Here, The Engineer reports on the birth of an icon. Designed by an Italian and built in Coventry by the Standard-Triumph company, the Triumph Herald is one of those classic cars that is loved and derided in equal measure. However, the number of vehicles still on the road almost 40 years after it rolled off the production line for the last time is testament to its enduring appeal, if not its design.
The Engineer wrote that one of the primary objectives in the development of the vehicle was ‘redressing the increase in the cost of upkeep compared to the cost of original manufacture that has occurred in recent years’.
Hence, the Herald had a separate chassis rather than being of monocoque construction. ‘The new car is not of integral construction but has a backbone frame onto which the sections of the body are bolted,’ the magazine reported. ‘The cost of accident repairs also should be reduced by the construction of the body in sections, which are bolted to each other and the frame: six out of seven body sections are common to both saloon and fixed head coupé.’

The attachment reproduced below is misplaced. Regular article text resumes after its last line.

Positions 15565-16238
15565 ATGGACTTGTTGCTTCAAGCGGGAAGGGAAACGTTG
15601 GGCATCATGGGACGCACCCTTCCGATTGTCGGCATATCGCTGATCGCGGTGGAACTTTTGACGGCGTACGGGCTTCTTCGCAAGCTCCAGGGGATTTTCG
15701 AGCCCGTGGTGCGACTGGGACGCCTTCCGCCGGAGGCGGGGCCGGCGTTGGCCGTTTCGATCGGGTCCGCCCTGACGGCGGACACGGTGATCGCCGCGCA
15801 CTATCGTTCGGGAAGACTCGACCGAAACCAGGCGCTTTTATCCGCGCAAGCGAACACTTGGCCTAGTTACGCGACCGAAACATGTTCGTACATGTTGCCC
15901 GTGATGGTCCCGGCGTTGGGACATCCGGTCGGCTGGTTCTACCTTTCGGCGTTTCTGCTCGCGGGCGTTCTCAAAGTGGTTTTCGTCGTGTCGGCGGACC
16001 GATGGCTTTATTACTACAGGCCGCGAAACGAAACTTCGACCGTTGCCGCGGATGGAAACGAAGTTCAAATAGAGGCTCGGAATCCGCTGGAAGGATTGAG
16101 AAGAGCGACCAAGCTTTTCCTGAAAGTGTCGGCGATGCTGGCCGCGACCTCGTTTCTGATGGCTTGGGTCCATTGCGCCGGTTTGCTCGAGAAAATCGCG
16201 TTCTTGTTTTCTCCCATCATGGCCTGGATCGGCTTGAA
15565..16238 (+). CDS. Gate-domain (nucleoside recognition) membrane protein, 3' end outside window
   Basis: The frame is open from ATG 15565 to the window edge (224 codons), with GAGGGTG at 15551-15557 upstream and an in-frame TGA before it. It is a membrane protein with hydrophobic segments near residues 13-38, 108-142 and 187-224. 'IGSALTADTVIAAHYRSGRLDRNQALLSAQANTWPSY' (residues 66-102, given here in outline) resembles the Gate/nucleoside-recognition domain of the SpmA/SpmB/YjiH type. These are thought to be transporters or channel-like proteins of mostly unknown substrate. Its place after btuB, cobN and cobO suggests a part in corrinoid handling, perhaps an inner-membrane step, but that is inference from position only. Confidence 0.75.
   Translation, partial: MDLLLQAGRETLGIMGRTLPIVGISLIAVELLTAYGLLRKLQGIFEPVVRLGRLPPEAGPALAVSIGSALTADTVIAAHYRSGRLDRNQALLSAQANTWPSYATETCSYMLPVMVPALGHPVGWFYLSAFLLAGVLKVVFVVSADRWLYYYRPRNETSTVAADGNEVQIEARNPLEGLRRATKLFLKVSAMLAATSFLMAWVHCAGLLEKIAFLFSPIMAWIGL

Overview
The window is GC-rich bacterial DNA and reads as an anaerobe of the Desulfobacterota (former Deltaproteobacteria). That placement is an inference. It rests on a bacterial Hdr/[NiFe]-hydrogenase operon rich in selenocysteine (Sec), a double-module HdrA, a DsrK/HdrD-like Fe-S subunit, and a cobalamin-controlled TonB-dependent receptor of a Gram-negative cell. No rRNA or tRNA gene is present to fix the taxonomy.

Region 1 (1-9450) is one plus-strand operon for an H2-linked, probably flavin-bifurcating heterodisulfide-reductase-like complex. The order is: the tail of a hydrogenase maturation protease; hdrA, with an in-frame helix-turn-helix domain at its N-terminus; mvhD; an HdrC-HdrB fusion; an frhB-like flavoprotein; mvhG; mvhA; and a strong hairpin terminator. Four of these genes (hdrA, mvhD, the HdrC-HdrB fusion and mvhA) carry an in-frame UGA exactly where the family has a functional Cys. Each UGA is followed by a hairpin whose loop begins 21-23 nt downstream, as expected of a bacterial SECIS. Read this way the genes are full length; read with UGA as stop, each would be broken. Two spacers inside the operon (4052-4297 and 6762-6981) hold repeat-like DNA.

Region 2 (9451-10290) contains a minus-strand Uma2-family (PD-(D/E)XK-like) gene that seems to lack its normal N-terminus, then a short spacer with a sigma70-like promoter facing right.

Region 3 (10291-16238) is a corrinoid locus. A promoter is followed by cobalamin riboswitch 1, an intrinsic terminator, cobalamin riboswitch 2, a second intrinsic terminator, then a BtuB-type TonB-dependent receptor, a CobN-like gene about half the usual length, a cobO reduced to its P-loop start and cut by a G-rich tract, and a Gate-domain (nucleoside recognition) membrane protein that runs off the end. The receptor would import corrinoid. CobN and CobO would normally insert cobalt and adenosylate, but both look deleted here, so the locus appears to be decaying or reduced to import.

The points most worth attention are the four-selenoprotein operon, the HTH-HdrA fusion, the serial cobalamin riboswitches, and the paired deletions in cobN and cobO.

‘In addition, those parts of the body which, in the absence of bumpers are most likely to suffer damage, are arranged to be accessible and can if necessary be removed by drilling out the spot welds securing them.’
The article continued that the use of a new universal joint packed with enough lubrication to last through its service life means that routine repair should be less costly since the car would only require servicing every 12,000 miles.